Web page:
More than 3000 businesses have attended workshops on Work-Place Productivity, and the CTU has done a lot of hard work taking the productivity message to employees.

These workshops aim to make workplaces both more productive and also better places to work.

Promoting better work-life balance is a key component of this. The recent amendment to the Employment Relations Act (ERA) provides workers who are caring for someone with the right to request flexible working arrangements.

This will help many workers achieve a better balance between the needs of their work and those they are caring for, making the workplace an even more attractive place for valued workers.

KiwiSaver has also been a major step forward in helping people save for the future while at the same time helping to deepen capital markets to enable more growth and innovation in our economy.

These changes have created a solid basis upon which we can build effective, fair, equitable and productive employment relations.

Future trends in labour markets and employment relations

Looking to the future, I see employment relations in New Zealand being a process of building on the sound base that has been developed over the last eight years, further improving workplace relations, increasing productivity and ensuring fair and equitable terms for employees.

There is a continuing role for social dialogue to help sustain a co-operative approach to employment relations environment. It involves both our social partners and other groups and individuals involved in employment relations. This includes the continuing interaction between government and academic institutions such as AUT.

What the government is doing next?

From here on, the government has in train a number of projects that we hope will help shape future employment relations.

We will continue to focus on improving the working lives of the most vulnerable members of the labour force and to strengthen protections available to contract workers. For instance, I recently announced proposed law changes to give greater protection to casual and temporary workers.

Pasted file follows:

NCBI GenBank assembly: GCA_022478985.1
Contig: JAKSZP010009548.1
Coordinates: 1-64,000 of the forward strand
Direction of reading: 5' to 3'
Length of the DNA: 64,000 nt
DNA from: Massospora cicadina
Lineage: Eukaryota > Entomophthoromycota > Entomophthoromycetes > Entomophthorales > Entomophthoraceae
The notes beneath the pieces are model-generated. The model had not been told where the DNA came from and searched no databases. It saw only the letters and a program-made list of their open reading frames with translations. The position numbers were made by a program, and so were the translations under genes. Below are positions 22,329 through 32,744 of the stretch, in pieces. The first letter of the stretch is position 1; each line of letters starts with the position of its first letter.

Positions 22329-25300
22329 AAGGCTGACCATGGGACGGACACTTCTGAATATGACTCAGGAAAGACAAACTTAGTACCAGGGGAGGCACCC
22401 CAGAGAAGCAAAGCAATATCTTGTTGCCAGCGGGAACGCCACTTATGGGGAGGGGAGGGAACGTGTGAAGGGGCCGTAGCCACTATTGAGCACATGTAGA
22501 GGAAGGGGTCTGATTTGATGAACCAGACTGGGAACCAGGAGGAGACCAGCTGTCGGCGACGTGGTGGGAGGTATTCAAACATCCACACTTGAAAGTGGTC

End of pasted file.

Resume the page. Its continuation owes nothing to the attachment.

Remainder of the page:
Productivity is going to continue to be a major part of employment relations in the future. Productivity improves when employees and employers work together to achieve a shared vision – it is not about working longer hours, it is about working smarter.

A great example of this partnership approach to workplace productivity is the Engineering Printing and Manufacturing Union, Dairy Workers Union and Business New Zealand project to work with 12 manufacturing and maintenance workplaces to build effective employer-worker-union partnerships.

Future employment relations will continue the focus on choice and flexibility. Increasingly, flexible working arrangements and good parental provisions will make work-life balance a key consideration in any well-functioning workplace

It is essential that the government provides both employers and employees with easy access to user-friendly information about employment relations.

To this end, we are currently providing training through the Employment Relations Education Fund, looking to improve the dispute resolution processes and provide good online information about KiwiSaver and the Holidays Act.

You can see we have come an incredibly long way in the last eight years – and there is not much dispute that as a result there have been tangible and real improvements to the working lives of many New Zealanders, many who are vulnerable in the workplace.